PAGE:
The pressures that schools face are growing. We know it across this House, and we hear it from heads, teachers and parents alike. The message—just like the message that many of us have heard about the climate crisis this week—could not be clearer. As some hon. Members have said already, the special educational needs of pupils are increasingly challenging. Heads have told me directly that they do not know how their secondaries will cope when the numbers of younger children who are now being diagnosed start to come through. I have heard estimates that genuinely shock me.
As many as a third of pupils in some local nursery classes are now thought to need some support. That is massive. In Newham, the challenge for schools is only likely to get bigger. Hundreds of local children who need an education, health and care plan or a statement do not yet have one. Official statistics show that EHC plan and statement rates for Newham are currently five times lower than for any other inner London borough. The council is working hard to turn this around, but these current low rates mean that the challenge for local schools is just beginning, and they are struggling to keep up. The funding for the specialist, trained support that large numbers of children now need simply is not there. The average funding available for each child with an EHC plan has fallen by a fifth over the past five years.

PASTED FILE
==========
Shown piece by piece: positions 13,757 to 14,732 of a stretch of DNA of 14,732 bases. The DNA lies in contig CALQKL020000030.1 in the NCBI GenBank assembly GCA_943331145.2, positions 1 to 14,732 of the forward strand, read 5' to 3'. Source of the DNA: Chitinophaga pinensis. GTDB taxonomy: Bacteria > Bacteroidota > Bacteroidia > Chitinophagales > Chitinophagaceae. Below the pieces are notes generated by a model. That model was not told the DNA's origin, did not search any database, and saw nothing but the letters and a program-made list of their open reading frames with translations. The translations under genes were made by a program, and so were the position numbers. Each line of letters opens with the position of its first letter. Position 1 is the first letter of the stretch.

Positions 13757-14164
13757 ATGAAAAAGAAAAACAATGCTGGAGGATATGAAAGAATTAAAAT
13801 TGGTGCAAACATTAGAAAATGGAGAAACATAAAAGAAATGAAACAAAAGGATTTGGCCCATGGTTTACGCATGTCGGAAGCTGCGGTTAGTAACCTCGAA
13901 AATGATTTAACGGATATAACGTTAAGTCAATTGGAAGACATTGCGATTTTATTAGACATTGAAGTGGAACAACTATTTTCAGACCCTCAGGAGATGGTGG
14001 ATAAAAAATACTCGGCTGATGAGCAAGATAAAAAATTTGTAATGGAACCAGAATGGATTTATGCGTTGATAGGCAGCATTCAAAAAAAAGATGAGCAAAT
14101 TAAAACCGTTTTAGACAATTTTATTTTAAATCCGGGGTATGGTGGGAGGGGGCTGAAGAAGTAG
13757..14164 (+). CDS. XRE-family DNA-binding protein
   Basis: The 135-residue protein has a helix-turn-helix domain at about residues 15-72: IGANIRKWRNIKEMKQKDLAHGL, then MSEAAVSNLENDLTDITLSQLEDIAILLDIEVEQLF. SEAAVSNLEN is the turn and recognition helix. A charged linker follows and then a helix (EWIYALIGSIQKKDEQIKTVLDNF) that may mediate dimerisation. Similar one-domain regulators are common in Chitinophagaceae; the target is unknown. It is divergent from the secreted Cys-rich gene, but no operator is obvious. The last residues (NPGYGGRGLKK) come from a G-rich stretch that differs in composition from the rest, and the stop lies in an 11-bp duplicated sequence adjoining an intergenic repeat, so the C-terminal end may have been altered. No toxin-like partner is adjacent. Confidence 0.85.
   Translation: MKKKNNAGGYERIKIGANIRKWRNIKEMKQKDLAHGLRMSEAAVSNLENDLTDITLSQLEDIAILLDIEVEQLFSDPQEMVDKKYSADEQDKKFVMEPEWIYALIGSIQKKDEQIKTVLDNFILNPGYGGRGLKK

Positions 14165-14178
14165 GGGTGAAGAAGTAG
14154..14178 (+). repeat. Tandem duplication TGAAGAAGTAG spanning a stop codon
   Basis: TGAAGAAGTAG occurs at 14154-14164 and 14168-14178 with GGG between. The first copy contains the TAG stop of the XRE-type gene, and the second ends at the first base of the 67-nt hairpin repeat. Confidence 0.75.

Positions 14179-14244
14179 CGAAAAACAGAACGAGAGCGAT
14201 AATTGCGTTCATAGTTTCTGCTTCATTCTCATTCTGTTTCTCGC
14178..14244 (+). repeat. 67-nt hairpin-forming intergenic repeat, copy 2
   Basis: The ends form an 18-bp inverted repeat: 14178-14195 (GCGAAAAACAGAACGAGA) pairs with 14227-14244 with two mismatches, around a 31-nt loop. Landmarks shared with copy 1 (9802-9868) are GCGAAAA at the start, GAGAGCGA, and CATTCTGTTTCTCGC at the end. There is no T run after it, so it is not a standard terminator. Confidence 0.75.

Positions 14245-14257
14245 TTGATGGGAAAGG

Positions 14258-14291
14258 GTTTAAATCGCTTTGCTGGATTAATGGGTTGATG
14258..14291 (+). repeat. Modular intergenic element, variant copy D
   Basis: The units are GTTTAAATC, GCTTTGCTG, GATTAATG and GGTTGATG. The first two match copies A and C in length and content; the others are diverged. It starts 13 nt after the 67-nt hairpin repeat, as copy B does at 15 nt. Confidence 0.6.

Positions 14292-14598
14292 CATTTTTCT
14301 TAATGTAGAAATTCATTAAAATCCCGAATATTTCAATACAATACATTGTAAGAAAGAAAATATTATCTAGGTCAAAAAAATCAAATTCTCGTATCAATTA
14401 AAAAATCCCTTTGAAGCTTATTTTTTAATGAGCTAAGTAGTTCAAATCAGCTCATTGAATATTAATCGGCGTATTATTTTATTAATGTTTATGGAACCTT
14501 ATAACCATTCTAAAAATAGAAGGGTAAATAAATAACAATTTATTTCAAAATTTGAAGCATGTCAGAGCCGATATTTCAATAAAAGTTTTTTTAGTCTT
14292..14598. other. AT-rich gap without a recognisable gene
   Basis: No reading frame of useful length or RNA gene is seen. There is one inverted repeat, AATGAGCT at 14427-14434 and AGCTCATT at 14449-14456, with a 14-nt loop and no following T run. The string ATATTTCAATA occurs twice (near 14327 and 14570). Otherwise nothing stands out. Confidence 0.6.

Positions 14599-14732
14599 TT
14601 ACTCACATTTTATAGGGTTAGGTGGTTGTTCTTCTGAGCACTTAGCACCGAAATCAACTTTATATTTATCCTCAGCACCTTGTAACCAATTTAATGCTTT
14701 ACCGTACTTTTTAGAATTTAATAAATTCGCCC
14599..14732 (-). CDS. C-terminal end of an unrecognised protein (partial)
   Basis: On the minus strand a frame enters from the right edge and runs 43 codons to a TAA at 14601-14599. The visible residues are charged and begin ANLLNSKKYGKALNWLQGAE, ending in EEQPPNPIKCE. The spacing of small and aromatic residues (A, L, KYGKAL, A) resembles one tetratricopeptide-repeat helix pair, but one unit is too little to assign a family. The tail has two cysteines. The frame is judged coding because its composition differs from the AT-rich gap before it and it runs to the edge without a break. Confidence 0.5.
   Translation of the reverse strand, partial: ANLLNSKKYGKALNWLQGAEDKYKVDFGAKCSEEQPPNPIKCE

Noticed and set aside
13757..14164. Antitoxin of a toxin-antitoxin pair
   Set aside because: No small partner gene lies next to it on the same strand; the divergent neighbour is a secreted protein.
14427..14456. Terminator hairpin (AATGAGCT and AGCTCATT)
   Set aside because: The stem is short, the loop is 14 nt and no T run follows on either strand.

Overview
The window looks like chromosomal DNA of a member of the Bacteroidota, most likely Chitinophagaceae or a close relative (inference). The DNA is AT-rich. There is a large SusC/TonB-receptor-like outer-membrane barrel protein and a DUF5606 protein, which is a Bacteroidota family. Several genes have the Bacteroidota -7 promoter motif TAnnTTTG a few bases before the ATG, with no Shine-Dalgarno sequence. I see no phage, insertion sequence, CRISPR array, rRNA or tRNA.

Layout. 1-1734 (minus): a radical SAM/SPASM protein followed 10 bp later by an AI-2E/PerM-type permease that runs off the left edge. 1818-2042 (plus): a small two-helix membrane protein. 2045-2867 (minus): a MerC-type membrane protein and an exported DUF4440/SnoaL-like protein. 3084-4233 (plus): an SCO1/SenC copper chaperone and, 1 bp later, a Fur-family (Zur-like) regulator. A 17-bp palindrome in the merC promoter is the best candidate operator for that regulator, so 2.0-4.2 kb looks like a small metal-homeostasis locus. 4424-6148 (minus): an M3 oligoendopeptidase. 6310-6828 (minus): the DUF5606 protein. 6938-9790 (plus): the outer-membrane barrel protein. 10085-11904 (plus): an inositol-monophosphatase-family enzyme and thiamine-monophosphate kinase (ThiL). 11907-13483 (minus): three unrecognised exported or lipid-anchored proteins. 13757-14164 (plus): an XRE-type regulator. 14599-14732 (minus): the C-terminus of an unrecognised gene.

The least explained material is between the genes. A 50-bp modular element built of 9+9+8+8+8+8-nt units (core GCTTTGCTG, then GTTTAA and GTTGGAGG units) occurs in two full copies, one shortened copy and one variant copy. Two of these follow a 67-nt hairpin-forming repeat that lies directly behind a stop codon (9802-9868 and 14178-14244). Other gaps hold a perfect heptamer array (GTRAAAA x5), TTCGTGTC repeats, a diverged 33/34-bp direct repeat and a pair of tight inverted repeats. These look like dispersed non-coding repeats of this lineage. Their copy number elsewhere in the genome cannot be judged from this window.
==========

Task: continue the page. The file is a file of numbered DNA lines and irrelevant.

I want to raise just one example—I would have given many more if we had had longer. Adam is nine. He has complex behavioural and emotional challenges. He has an EHC plan and is supposed to receive speech and language therapy and psychological help. He simply does not get it. The support services have been cut far too much. Most of the speech and language staff are now temporary or agency workers, so there is no consistency, and there are long gaps in Adam’s access to services. Cuts to the psychological services mean he has not had any of the support he needs for his emotional and behavioural challenges, and his ability to learn and grow as a healthy member of his community will obviously be hugely affected.
Adam’s primary school in Newham has got to the point where it simply cannot meet his needs. Between 2015 and 2018, it lost more than £100,000 from its budget every single year—more than £400 for every pupil. How foolish will Adam’s generation think we were because we did not invest in them or him and left his and their potential unfulfilled? Like climate change, this is an issue where we are letting our children down. What kind of country are we living in?
The achievements of Newham’s young people are extraordinary, given the circumstances, and our teachers are amazing—I see it on so many school visits—but the achievements of our children are made against the odds, despite the barriers and with no thanks to this Government, who will have cut Newham’s schools by £37.5 million since 2015—a cut of £445 for each and every pupil. The Government need to wake up to the long-term damage they are doing. They need to give Newham’s schools and other schools the funding they need to keep up with rising pupil numbers and inflation, to reduce the impacts of the poverty and inequalities their policies are increasing and to pay for proper support so that pupils with increasing needs can fulfil their potential as well.